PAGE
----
Now there are almost 100 wineries and tasting rooms populating the Woodinville area and tastings are anything but free unless you are a member. But on a lovely day, a drive into wine country for a picnic, strolling the grounds of the Chateau, or discovering a new wine tasting room or a new wine is a nice, relaxing getaway. You can also strike up conversations with happy strangers and bond over the experience.
Just be wary of “palate fatigue,” if you know what I mean.
This is an end of summer affair that is intrinsic to Seattle.
Hard to believe that it was once a free event, but it is still a good deal if you are a music lover. This year Hall and Oates are one of the headliners, so attending is an absolute must.
(What's the word for someone obsessed with Hall and Oates? And he knows who he is).
10. Visit Your Library. Make it a destination.
Free Activities abound at the library in summer.
Take your grandchild to a library story time.
Bring your baby to hear a story and play with other babies.
Get a library card.
Take a class.
Learn how to download free e-books to your portable device.
Check out some DVDs to share with the family such as "The Incredible Mr. Limpet".
Or check out Twin Peaks and tell me if I am wrong about the second season.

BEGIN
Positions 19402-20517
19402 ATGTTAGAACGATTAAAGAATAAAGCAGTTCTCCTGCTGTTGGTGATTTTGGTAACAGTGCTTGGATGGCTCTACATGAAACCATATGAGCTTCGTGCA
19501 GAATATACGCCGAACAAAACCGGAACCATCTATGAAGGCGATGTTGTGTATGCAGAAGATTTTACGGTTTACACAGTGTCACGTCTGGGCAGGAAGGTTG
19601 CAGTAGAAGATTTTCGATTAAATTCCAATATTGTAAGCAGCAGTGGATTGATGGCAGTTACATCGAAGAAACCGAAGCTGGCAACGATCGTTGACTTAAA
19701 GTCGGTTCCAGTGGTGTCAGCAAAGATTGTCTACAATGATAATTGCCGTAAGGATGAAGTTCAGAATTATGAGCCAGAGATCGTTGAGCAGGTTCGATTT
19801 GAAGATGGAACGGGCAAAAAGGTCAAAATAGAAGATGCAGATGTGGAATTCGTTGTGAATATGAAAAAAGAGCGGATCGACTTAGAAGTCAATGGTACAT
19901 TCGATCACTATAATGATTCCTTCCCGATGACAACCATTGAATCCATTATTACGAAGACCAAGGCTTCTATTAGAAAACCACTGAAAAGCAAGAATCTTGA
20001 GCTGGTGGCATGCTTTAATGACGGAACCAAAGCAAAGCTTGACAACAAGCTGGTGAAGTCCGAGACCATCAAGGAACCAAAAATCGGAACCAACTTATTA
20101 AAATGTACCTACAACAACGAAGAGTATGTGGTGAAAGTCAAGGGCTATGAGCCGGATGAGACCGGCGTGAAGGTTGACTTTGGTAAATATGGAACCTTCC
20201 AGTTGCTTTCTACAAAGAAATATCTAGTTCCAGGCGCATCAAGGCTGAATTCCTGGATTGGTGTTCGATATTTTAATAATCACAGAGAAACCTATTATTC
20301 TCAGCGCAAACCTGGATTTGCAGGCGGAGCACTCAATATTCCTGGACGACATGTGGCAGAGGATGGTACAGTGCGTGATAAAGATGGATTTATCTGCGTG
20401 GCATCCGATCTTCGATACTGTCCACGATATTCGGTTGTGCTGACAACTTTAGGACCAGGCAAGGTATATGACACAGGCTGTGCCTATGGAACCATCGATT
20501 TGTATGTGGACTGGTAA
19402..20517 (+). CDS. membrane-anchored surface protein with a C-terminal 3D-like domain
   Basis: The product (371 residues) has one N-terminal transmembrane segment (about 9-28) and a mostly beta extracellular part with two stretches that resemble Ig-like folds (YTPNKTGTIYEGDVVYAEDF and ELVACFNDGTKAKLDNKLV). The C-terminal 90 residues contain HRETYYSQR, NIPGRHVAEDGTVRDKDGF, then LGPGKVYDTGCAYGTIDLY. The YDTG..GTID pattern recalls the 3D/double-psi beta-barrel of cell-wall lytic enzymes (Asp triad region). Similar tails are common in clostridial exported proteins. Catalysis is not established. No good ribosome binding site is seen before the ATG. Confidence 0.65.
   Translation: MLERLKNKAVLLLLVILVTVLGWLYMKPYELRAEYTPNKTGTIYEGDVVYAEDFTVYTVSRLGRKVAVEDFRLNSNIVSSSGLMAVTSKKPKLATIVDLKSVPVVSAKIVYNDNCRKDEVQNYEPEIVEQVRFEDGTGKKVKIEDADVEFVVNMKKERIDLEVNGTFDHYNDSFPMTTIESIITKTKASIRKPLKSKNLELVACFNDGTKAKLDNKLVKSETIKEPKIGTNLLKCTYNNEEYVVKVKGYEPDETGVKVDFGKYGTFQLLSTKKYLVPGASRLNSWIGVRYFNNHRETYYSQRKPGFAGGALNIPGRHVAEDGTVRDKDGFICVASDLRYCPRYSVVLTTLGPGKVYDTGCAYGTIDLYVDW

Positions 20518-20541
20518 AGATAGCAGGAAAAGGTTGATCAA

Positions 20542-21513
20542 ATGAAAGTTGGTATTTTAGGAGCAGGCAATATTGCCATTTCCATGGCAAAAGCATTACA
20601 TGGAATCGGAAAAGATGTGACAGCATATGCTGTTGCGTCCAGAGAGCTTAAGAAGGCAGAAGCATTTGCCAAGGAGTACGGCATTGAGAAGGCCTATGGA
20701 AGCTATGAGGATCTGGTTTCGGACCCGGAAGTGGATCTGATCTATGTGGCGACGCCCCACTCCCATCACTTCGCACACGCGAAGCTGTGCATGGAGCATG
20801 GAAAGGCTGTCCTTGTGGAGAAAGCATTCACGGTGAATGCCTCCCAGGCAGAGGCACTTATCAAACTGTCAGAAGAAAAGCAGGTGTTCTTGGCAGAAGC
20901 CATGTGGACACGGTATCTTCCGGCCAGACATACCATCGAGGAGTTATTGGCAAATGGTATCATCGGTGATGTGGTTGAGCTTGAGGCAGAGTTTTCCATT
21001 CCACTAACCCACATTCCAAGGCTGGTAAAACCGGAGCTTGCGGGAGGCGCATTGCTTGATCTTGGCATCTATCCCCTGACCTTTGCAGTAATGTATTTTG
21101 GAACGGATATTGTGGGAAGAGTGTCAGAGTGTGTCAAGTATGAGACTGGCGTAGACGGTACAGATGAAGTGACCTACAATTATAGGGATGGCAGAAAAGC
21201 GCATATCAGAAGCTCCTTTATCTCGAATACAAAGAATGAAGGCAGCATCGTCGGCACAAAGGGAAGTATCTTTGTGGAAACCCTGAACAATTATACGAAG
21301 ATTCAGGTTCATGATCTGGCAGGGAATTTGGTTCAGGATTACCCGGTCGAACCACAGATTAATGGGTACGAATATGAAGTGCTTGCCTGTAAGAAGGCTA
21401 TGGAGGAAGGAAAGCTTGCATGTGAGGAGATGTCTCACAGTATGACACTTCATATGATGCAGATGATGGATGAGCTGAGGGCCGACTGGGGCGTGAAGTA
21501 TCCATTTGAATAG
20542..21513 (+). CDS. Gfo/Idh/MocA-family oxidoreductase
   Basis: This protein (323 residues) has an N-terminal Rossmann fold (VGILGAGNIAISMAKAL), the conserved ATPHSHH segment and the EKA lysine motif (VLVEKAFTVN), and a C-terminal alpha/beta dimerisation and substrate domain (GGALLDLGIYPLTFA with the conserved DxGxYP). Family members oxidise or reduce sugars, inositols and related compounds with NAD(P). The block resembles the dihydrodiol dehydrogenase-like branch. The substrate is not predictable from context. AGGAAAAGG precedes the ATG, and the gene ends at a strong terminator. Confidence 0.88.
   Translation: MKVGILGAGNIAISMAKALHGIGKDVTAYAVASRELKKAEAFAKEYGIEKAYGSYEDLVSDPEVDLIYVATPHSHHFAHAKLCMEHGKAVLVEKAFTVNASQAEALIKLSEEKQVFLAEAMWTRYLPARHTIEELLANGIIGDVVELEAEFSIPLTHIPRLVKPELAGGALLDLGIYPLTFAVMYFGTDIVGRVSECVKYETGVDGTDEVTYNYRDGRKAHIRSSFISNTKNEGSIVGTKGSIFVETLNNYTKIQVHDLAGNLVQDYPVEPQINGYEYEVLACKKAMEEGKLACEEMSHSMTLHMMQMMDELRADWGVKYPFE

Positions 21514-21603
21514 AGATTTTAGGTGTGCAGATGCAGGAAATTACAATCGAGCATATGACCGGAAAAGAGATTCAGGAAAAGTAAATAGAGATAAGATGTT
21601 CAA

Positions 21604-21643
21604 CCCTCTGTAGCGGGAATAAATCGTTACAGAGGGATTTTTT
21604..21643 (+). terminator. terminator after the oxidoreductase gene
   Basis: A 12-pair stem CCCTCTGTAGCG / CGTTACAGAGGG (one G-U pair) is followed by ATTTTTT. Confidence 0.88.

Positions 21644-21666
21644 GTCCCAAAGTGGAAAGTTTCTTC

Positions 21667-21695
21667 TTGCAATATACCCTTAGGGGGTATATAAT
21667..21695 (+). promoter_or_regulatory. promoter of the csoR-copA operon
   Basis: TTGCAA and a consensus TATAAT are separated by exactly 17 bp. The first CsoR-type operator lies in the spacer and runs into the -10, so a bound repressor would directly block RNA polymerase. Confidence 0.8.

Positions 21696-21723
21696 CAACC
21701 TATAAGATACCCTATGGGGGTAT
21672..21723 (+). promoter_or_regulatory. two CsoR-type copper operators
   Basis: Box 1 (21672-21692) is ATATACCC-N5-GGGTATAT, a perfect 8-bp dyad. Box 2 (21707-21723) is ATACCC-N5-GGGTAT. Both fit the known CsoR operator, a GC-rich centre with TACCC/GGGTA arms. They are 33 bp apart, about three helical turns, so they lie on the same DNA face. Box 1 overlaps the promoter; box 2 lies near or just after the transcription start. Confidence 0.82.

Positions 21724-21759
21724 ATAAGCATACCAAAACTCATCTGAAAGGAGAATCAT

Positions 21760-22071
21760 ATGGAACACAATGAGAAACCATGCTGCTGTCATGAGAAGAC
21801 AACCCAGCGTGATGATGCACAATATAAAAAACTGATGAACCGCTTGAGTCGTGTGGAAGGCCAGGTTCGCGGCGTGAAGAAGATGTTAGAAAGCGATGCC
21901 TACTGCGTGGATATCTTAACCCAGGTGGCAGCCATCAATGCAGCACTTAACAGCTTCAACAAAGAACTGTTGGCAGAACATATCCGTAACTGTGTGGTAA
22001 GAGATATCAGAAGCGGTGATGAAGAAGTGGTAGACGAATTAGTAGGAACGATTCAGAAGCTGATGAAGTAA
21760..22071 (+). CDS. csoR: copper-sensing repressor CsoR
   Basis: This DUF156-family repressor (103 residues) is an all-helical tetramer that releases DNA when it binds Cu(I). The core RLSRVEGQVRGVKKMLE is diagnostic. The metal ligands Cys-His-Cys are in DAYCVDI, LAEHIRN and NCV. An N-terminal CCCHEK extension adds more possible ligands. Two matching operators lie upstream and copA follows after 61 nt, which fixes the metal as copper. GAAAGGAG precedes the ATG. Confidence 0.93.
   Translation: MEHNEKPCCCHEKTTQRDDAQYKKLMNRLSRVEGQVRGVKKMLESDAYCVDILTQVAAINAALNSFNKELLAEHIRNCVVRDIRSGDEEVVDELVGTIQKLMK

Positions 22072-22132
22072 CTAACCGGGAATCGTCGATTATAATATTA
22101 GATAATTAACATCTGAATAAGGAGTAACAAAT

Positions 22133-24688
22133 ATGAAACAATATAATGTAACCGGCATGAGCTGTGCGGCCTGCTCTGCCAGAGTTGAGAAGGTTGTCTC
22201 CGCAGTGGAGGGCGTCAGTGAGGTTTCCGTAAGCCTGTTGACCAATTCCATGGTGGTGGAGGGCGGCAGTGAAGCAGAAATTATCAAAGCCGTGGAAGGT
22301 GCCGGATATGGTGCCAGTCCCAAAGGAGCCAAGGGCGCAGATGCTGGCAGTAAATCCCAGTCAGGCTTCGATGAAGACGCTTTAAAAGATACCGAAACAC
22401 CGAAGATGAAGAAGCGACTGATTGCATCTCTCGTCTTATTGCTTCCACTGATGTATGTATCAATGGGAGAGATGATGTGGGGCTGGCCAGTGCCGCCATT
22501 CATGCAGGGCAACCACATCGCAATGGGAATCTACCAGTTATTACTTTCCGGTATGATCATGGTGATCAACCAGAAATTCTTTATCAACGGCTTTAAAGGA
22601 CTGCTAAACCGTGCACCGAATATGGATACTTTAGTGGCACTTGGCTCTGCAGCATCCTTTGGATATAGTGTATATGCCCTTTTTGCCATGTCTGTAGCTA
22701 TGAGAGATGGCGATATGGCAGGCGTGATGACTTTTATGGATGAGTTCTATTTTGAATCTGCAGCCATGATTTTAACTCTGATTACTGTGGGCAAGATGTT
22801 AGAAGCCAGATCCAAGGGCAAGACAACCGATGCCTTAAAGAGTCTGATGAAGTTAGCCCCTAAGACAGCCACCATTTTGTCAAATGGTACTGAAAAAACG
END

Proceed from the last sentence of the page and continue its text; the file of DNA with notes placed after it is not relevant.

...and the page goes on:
Sign up for summer reading.
It’s not just for kids.
Teens can submit book reviews on line to win an IPad 2.
Adults can submit reviews for the books they read for a chance to win a color Nook E-reader.
Attend our free weekly programs: puppet shows, "Whose Line is it Anyway?" fun for kids and teens, musical stories and stories from Cajun country, movies, global games and a live performance of the “Emperor and the Nightingale” by Last Leaf Productions (sponsored by the Mountlake Terrace Friends of the Library).
March with us in the Tour De Terrace Parade on July 29 – come early for crafts and a free T-shirt.
Win a bike!
Bikes for Books starts July 11 at the Mountlake Terrace Library. Children who read ten books and write a review of their favorite one can enter to win a bike thanks to the Mountlake Terrace Masons.
So what other incentives do you need to make the library a favorite destination?
Oh, I forgot, one more thing. It’s also nice and cool inside!
What are some of your favorite summer activities and destinations?